Or get to know Josie Woods, a Black woman from very humble beginnings in Canning Town. Aged 14 in 1926 and then working in a tailor’s shop, she was picked out by American music hall star Belle Davis as having star quality. Belle Davis was right – and Josie Woods found great success as a dancer, including performing at the La Revue Negre in Paris (the show that had earlier made Josephine Baker’s name). Josie Woods later became an actor, teacher and choreographer. She remained passionate about equality, including leading a strike for Black extras over late payment, while working on a film in 1951.
Or hear the story of Amelia Harris – contributed to our website by her granddaughter Josie Glausiusz – born to Russian Jewish parents in 1906. Amelia Harris grew up in Hoxton, Hackney, and had a colourful and varied career from boot polish peddler, to dressmaker, to insurance agent for the Prudential during the Second World War. Despite many challenges, including surviving breast cancer and experiencing anti-immigrant sentiment, she remained “strong, almost indomitable; outspoken, independent, stubborn, warm, loving, and a lover of life”.
And of course, we have plenty of stories to tell of Soroptimists! Women like Titanic survivor Eva Hart and women’s refuge pioneer Gladys Worland, both lifelong Soroptimists whose stories have been kindly added to our women’s history map by SI East London. We also know about Mary Harris Smith and Ethel Watts, two of the earliest female Chartered Accountants who did the audits for the Soroptimists in its very early days.
Truly, there are so many women’s lives and voices we won’t hear without being proactive about capturing, safeguarding, and sharing them. That’s what drives the East End Women’s Museum to do what we do. In our time we’ve chatted to female shoppers and stallholders at the historic Watney Market; marched at the 80th anniversary of the Battle of Cable Street to remember the women anti-facist protesters among the crowds; asked women of Hackney what activism means to them in a long local tradition from Mary Wollstonecraft to Diane Abbott; and recorded oral histories of women, now in their 80s and 90s, who were factory workers before the 1970 Equal Pay Act.
And we won’t stop there! For five years we’ve operated as a pop-up and virtual museum, sharing women’s stories in different community spaces and online. But now, we’re working towards opening our first brick and mortar museum in late 2021 – the only dedicated women’s museum building in England.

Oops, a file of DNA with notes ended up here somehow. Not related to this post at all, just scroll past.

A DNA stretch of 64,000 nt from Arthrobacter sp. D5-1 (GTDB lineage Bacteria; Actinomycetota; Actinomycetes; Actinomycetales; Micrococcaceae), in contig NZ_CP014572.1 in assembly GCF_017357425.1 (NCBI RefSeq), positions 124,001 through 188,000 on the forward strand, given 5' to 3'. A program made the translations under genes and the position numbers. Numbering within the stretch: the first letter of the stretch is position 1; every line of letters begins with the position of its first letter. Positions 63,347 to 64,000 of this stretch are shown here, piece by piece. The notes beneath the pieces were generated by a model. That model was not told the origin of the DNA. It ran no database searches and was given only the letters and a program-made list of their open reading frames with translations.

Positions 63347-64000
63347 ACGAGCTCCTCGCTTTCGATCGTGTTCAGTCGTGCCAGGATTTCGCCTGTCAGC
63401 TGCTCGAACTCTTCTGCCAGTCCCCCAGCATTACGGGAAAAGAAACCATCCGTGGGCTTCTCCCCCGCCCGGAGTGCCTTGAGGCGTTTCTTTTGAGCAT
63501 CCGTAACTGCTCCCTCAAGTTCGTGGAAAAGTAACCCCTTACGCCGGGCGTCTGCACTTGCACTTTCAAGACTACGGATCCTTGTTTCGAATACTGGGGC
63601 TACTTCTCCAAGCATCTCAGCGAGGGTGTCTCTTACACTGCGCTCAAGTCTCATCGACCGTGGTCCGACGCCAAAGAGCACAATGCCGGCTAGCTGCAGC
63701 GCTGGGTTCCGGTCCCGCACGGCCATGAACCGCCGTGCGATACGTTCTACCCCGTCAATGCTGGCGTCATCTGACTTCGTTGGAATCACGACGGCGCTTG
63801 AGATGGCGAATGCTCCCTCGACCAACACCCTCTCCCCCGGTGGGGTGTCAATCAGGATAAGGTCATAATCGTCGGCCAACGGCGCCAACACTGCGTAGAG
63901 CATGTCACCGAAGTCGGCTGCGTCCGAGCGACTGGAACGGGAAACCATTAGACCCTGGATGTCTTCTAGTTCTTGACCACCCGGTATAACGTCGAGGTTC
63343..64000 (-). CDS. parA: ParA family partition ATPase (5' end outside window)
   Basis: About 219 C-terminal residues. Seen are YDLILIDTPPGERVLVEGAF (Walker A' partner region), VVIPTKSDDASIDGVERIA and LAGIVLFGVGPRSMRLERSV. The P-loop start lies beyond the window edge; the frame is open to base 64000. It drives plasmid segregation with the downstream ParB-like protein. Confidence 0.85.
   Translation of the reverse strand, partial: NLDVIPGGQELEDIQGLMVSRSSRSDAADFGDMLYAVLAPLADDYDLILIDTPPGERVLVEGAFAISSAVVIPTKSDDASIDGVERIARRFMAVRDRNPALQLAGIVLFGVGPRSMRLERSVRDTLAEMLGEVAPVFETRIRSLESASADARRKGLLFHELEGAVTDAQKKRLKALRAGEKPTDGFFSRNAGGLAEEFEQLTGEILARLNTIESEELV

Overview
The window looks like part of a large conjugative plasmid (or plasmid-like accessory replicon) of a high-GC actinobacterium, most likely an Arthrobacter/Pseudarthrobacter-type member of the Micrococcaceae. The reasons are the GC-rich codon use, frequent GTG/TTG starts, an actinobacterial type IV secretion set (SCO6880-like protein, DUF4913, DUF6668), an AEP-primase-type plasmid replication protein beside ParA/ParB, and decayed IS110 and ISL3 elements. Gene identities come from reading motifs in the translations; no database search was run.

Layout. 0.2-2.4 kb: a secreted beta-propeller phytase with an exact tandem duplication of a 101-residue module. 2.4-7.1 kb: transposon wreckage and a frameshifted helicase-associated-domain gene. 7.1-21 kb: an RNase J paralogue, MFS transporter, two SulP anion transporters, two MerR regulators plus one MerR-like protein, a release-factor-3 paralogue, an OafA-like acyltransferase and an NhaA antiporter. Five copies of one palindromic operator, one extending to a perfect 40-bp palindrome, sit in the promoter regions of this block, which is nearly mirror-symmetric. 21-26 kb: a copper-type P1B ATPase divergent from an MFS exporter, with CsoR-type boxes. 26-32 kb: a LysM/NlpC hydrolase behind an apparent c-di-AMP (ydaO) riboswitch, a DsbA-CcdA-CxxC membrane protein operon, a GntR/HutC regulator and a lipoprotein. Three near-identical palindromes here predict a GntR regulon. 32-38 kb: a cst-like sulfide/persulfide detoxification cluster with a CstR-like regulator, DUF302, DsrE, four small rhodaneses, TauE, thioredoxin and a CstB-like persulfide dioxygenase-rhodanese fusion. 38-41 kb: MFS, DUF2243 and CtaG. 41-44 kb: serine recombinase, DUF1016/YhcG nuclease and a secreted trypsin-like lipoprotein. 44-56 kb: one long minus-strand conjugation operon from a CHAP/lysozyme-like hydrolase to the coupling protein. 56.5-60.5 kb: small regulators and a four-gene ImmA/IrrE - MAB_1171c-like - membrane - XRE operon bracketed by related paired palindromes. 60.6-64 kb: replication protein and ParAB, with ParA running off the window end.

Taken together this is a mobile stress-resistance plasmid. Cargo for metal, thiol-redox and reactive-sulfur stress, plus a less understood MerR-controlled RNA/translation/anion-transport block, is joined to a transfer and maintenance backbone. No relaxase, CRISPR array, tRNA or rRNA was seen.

The site is located in a new development in Barking town centre, close to the ruins of Barking Abbey (which itself was a significant seat of women’s power, learning and writing in medieval times). While we’ll continue to work in the community and online too, the building will give us a permanent home and a base from which to expand our ambitions even further – for example, hosting school and group visits and holding more exhibitions and events. Over the next year we’ll be designing the building in conversation with our local community, and we can’t wait to open the doors next year. And no, we won’t stop until that 0.5% turns into 50% (at the very least!).
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Interested to find out about Soroptimist East London?
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We’re a vibrant and friendly group of women who work, live or have connections to East London/City. What do we do? We empower women for positive change and sustainable development right here in east London and around the world. You can read all about it in our blog What Does Soroptimist East London and check our activities, our history and events.
Rachel Crossley of the East End Women’s Museum will be speaking at our on-line meeting on 20 October 2020 at 7pm – you’re invited. If you would like to attend, please register HERE!